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Contract for skate park on hold in Napa

On Behalf of | Sep 20, 2013 | Contract Disputes

California Skateparks had emerged as the likely leader in its bid to be chosen as the firm responsible for the designing and building of a $1.44 million skate park at Kennedy Park in Napa, California. That may not be the case now after someone anonymously dropped off an envelope that contained several documents detailing the company’s legal troubles.

The Napa City Council was expected to announce its decision of which company the contract would be awarded to at its next meeting, which is in October. The council, though, has now stated through an email from the manager of the city’s Parks, Trees and Facilities department that California Skateparks will be given the chance to provide their side of the story about the current legal battles in which they are embroiled.

According to court records, the company was accused of calling its competitors in an effort to ask them to bid high on a Los Angeles skate park project so that California Skateparks could bid low enough to be awarded the contract. Just a few days after the lawsuit was filed, it was settled for $65,000. There have also been complaints and allegations of unfair business practices and poor building quality.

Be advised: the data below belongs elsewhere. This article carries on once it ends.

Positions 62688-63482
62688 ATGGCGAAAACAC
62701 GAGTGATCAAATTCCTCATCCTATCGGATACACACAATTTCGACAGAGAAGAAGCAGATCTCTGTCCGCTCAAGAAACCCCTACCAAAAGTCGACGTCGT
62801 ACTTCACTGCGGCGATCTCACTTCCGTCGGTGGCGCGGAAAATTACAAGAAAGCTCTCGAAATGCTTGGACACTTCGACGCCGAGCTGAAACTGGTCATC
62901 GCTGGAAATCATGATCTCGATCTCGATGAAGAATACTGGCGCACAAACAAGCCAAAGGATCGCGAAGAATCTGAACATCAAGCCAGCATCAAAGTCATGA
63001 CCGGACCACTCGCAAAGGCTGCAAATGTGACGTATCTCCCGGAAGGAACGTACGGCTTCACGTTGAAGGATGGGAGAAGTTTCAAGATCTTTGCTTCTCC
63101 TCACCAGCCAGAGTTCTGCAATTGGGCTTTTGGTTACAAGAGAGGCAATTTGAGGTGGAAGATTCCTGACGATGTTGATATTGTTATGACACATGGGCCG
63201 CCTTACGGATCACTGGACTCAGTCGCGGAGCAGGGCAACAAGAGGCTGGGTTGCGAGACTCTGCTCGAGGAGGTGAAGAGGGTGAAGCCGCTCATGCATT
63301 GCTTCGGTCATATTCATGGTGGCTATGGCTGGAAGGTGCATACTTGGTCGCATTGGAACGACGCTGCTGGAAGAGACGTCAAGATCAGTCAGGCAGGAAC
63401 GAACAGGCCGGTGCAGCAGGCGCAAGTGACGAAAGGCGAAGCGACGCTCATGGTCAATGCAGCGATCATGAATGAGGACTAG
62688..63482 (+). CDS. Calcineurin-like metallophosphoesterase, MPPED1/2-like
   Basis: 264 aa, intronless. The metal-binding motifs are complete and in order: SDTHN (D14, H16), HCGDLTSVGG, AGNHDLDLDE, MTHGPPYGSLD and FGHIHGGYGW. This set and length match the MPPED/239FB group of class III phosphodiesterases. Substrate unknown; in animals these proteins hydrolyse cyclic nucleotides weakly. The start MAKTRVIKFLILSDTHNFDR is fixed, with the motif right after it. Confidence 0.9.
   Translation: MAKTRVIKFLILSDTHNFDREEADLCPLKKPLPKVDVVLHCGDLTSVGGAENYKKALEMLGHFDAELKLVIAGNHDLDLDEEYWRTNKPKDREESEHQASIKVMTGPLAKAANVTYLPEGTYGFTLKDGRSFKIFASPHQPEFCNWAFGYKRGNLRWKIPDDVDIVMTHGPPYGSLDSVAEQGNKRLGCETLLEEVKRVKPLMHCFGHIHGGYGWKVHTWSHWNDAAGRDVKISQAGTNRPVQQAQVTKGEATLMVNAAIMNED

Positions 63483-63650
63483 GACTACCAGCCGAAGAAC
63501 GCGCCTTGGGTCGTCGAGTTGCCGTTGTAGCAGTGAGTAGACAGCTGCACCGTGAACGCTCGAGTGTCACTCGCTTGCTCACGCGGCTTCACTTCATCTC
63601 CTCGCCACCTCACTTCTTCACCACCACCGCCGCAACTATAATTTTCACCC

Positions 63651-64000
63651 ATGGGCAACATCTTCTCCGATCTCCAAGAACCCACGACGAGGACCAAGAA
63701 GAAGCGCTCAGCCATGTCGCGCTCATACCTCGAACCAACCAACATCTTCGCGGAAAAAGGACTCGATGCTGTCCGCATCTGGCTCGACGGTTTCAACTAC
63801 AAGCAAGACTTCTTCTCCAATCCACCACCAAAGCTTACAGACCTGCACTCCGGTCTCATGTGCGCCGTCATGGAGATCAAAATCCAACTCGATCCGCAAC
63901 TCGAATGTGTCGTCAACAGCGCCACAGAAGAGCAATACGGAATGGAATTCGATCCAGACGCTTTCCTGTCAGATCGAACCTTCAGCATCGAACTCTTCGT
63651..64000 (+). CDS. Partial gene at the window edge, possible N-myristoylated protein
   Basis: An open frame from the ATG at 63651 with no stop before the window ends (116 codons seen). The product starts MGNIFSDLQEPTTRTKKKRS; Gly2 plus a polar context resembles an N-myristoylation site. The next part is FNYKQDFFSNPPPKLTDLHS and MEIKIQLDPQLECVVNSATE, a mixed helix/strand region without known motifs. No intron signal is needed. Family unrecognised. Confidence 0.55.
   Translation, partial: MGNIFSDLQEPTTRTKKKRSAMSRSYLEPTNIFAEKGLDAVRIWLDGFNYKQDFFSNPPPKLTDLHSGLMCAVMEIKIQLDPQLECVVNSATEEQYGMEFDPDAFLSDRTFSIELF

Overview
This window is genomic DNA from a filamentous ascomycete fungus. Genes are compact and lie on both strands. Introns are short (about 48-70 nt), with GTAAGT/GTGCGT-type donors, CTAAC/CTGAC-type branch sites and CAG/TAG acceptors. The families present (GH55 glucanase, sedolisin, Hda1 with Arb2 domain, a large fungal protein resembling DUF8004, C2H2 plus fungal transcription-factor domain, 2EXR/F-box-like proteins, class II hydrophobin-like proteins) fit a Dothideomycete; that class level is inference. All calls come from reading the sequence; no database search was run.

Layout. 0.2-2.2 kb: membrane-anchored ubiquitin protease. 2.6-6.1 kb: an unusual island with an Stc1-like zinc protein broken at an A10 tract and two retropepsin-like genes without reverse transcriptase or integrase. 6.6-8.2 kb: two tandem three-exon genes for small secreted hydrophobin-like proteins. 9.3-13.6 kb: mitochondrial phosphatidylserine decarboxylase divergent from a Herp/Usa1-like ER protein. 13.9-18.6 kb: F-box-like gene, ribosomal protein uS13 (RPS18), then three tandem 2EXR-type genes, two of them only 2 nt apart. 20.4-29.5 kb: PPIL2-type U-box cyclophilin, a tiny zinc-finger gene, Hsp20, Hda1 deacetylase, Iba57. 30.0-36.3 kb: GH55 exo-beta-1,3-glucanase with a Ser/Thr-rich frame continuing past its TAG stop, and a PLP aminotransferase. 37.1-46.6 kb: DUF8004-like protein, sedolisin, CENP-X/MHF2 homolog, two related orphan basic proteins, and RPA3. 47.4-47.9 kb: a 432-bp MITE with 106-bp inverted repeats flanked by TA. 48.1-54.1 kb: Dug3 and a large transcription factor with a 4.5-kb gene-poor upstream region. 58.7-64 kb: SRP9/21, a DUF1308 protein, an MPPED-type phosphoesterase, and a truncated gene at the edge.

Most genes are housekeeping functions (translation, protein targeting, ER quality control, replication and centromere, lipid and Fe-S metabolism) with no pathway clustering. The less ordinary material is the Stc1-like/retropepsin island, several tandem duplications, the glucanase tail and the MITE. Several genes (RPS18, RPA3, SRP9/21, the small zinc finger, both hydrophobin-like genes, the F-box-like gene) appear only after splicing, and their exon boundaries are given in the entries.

When California Skateparks completed the proposal for the skate park in Napa, there is a section in the qualification section that asks if a company is currently involved in any type of termination. According to the Parks, Trees and Facilities manager, none of the five firms that submitted propels, including California Skateparks, disclosed any information about ongoing litigation.

The manager also said that the city does not investigate the litigation history of businesses, but does request that companies disclose it when submitting proposals.

It is not known if the city council will continue with its approval of California Skateparks, but it will be based on the recommendations of the city staff after they have completed an investigation.

A contract dispute is a common occurrence in the business world, but problems can exist even before a contract is signed. Due diligence is required before signing on the dotted line. It always pays to complete all background and investigative checks prior to entering into a contract in order to protect your company and its interests.

Source:, “Skate park contract put on hold as Napa investigates design firm” Chantal M. Lovell, Sep. 14, 2013